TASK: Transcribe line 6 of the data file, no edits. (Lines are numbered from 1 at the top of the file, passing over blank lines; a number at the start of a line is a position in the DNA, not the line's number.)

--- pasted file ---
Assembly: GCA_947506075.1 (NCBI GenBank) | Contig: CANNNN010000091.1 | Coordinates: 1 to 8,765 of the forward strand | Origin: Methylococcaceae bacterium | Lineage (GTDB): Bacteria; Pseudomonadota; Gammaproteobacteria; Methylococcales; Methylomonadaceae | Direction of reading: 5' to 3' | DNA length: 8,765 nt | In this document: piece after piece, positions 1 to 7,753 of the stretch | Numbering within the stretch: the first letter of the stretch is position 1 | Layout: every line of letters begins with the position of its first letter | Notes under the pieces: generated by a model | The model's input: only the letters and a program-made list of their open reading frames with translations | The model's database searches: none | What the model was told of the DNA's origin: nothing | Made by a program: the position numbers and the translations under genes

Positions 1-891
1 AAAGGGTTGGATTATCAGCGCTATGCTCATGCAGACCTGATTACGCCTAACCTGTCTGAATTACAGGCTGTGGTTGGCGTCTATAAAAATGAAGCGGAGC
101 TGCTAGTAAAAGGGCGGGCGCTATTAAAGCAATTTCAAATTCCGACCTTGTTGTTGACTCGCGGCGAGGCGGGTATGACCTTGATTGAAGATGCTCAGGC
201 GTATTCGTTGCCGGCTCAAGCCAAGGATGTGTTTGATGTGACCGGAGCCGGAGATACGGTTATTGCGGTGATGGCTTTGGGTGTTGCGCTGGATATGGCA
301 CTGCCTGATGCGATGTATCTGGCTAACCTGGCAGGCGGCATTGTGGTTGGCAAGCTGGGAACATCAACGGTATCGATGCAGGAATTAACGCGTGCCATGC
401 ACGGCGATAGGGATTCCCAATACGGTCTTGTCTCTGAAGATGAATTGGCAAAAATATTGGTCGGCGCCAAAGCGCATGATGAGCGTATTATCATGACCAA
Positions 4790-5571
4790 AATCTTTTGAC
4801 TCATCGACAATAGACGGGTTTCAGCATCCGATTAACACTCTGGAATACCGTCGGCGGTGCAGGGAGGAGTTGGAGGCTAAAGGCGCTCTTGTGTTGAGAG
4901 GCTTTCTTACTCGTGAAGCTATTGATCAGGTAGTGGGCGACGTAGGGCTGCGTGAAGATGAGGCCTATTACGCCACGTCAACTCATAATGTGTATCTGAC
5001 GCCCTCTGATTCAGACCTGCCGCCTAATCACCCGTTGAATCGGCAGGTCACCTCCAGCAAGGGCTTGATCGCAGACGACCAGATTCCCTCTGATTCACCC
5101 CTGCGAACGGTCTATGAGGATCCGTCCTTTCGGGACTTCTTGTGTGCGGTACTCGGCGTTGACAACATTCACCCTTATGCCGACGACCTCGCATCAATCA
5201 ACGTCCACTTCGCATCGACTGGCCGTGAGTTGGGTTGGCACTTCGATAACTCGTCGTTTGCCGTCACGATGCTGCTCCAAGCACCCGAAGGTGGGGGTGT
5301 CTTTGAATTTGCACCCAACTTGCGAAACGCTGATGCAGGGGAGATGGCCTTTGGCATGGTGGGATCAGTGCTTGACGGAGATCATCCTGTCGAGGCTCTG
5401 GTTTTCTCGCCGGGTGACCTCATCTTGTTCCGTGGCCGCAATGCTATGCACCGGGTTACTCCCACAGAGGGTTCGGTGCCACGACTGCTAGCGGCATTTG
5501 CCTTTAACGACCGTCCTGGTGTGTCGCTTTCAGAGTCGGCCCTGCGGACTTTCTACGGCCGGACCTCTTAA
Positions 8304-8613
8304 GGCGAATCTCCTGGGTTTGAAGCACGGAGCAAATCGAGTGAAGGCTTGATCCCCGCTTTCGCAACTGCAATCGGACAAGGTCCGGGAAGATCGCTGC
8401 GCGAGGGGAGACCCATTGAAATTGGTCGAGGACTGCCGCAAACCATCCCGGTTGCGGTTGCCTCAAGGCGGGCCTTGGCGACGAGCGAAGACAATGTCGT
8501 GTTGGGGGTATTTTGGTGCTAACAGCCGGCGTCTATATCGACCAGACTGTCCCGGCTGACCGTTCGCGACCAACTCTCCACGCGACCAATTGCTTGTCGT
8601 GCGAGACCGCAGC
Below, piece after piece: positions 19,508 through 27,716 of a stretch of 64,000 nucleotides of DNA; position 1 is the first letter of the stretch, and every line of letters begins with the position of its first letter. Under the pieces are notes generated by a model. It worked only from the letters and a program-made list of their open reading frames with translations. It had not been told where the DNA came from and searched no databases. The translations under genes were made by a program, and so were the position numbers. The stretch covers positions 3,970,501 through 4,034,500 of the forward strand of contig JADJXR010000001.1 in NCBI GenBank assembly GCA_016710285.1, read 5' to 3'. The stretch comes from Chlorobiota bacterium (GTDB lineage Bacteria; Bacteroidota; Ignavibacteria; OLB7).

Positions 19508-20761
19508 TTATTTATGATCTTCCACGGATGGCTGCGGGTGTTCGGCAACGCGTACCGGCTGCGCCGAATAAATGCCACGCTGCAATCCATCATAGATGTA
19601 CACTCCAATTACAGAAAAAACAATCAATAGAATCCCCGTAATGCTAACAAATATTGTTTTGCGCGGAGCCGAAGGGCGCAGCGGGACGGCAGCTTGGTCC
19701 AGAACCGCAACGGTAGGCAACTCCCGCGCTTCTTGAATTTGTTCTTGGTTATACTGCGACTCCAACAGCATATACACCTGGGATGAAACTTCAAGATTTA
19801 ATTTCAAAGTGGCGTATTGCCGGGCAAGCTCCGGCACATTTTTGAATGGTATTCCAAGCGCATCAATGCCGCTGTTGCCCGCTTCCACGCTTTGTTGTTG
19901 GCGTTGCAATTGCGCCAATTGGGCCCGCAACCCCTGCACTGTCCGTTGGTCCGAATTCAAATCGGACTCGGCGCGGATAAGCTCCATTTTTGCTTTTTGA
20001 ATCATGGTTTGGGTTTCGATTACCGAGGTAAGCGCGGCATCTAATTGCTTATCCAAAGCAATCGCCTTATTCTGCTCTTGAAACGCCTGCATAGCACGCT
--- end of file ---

301 CTGCCTGATGCGATGTATCTGGCTAACCTGGCAGGCGGCATTGTGGTTGGCAAGCTGGGAACATCAACGGTATCGATGCAGGAATTAACGCGTGCCATGC